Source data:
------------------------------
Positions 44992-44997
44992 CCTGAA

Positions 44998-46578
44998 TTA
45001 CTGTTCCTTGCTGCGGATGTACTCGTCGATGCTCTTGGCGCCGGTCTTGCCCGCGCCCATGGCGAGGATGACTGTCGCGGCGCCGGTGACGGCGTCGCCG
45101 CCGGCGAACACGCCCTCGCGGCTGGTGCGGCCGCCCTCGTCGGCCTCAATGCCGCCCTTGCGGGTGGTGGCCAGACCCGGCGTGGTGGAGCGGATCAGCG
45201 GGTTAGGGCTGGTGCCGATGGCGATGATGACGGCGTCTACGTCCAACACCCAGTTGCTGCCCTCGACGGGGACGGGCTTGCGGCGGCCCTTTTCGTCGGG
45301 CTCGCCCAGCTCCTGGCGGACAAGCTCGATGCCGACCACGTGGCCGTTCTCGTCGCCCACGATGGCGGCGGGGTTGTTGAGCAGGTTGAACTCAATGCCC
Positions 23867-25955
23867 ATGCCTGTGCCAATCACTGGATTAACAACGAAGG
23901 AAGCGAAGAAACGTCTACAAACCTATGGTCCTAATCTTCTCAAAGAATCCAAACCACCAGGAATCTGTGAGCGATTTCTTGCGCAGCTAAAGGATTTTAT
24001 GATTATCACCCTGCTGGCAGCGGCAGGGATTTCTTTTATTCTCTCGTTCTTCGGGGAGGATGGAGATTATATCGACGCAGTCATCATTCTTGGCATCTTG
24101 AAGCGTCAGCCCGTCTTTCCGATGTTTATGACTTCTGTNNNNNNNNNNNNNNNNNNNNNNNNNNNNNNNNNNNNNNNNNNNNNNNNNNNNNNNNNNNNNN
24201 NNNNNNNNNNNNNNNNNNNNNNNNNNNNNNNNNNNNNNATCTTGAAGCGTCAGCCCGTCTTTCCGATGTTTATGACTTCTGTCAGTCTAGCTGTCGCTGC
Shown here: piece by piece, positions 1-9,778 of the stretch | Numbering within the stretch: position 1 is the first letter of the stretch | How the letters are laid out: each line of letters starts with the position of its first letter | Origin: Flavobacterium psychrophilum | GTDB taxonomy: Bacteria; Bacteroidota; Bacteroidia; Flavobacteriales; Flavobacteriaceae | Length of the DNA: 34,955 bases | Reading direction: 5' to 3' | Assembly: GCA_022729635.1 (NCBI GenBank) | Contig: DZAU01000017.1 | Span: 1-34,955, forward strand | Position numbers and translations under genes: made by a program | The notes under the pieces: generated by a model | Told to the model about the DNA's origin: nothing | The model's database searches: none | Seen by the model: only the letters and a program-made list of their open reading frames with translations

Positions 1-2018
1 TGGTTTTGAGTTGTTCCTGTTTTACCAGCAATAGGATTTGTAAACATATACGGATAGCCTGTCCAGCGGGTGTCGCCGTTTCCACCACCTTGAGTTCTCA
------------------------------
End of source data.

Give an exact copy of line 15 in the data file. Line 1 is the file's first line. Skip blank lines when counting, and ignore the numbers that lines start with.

Shown here: piece by piece, positions 1-9,778 of the stretch | Numbering within the stretch: position 1 is the first letter of the stretch | How the letters are laid out: each line of letters starts with the position of its first letter | Origin: Flavobacterium psychrophilum | GTDB taxonomy: Bacteria; Bacteroidota; Bacteroidia; Flavobacteriales; Flavobacteriaceae | Length of the DNA: 34,955 bases | Reading direction: 5' to 3' | Assembly: GCA_022729635.1 (NCBI GenBank) | Contig: DZAU01000017.1 | Span: 1-34,955, forward strand | Position numbers and translations under genes: made by a program | The notes under the pieces: generated by a model | Told to the model about the DNA's origin: nothing | The model's database searches: none | Seen by the model: only the letters and a program-made list of their open reading frames with translations